Introduction: Reduced reactivity to pleasurable stimulation is a defining symptom of post-traumatic stress disorder (PTSD), but trauma exposure also increases the severity of many anxiety and mood disorders, including depression, social anxiety, and panic disorder, suggesting that reward system dysfunction might be pervasive in the internalizing disorders. The ventromedial prefrontal cortex (vmPFC) and ventral striatum are core components of the reward circuit and the current study assesses functional activity and connectivity in this circuit during emotional picture viewing in anxiety and mood disorder patients. Method: Functional brain activity (fMRI) and functional connectivity in the fronto-striatal circuit were measured in a large sample of patients diagnosed with anxiety and mood disorders (n=155) during affective scene viewing as it varied with trauma exposure and temperament. Results: In women, but not men, blunted fronto-striatal connectivity was associated with increased posttraumatic anhedonic symptoms, whereas the amplitude of functional activity was not related to trauma exposure. In both men and women, reduced fronto-striatal connectivity was associated with decreases in temperamental positive affect. When predicting fronto-striatal connectivity, temperament and posttraumatic symptomology accounted for independent proportions of variance. Limitations: In this civilian sample of anxiety disorder patients, men reported very little trauma-related symptomology. Conclusions: Because dysfunctional reward processing due to trauma and temperament is pervasive across the internalizing disorder spectrum, assessing the integrity of the fronto-striatal reward circuit could provide important information in diagnostic and treatment protocols.

Trauma-related dysfunction in the fronto-striatal reward circuit

Sambuco N.;
2021

Abstract

Introduction: Reduced reactivity to pleasurable stimulation is a defining symptom of post-traumatic stress disorder (PTSD), but trauma exposure also increases the severity of many anxiety and mood disorders, including depression, social anxiety, and panic disorder, suggesting that reward system dysfunction might be pervasive in the internalizing disorders. The ventromedial prefrontal cortex (vmPFC) and ventral striatum are core components of the reward circuit and the current study assesses functional activity and connectivity in this circuit during emotional picture viewing in anxiety and mood disorder patients. Method: Functional brain activity (fMRI) and functional connectivity in the fronto-striatal circuit were measured in a large sample of patients diagnosed with anxiety and mood disorders (n=155) during affective scene viewing as it varied with trauma exposure and temperament. Results: In women, but not men, blunted fronto-striatal connectivity was associated with increased posttraumatic anhedonic symptoms, whereas the amplitude of functional activity was not related to trauma exposure. In both men and women, reduced fronto-striatal connectivity was associated with decreases in temperamental positive affect. When predicting fronto-striatal connectivity, temperament and posttraumatic symptomology accounted for independent proportions of variance. Limitations: In this civilian sample of anxiety disorder patients, men reported very little trauma-related symptomology. Conclusions: Because dysfunctional reward processing due to trauma and temperament is pervasive across the internalizing disorder spectrum, assessing the integrity of the fronto-striatal reward circuit could provide important information in diagnostic and treatment protocols.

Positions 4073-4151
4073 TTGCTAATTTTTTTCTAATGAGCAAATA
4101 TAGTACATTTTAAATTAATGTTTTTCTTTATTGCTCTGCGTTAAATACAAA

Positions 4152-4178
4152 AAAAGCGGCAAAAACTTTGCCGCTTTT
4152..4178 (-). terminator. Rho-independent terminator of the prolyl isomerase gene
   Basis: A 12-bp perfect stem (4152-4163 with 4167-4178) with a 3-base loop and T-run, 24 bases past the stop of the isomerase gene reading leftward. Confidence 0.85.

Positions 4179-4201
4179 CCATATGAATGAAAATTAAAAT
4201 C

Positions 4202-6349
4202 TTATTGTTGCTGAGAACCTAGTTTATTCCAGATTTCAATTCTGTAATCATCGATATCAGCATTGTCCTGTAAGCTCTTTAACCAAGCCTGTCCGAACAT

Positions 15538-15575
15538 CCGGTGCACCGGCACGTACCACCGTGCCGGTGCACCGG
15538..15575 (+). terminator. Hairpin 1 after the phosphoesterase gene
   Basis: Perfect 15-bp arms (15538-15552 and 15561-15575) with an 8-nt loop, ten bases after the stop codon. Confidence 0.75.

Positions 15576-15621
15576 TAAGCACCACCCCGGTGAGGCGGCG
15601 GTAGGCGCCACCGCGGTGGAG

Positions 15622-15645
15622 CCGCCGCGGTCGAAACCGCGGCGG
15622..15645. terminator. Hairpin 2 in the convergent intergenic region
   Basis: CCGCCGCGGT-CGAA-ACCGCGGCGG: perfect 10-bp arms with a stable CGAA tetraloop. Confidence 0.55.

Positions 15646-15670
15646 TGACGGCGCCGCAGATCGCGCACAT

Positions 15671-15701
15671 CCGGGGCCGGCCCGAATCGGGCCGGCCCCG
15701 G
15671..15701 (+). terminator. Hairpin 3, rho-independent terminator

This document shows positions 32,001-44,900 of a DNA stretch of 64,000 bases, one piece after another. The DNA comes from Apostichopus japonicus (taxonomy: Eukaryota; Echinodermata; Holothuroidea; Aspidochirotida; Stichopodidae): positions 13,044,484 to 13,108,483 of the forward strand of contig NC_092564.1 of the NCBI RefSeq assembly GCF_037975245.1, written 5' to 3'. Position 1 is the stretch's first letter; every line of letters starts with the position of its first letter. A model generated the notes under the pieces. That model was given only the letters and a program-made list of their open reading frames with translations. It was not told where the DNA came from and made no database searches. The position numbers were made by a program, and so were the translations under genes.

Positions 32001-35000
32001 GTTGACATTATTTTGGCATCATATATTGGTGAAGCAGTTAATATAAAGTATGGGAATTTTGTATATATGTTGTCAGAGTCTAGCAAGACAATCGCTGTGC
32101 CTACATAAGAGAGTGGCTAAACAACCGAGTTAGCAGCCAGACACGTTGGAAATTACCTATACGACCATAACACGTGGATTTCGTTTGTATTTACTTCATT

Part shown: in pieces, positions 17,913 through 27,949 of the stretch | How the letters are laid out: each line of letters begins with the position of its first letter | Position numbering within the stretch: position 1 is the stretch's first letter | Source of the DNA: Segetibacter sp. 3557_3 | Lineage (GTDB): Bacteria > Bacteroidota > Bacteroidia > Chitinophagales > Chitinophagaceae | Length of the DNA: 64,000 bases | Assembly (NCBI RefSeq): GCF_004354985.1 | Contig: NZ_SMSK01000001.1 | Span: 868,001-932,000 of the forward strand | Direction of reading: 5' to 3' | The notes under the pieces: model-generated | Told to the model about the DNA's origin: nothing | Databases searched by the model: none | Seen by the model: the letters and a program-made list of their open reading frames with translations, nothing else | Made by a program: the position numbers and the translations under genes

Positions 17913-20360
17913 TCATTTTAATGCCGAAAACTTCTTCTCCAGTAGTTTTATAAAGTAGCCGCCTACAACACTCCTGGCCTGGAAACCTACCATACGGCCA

Sambuco N.; Bradley M.M.; Lang P.J.
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Utilizza questo identificativo per citare o creare un link a questo documento: http://hdl.handle.net/11585/871552
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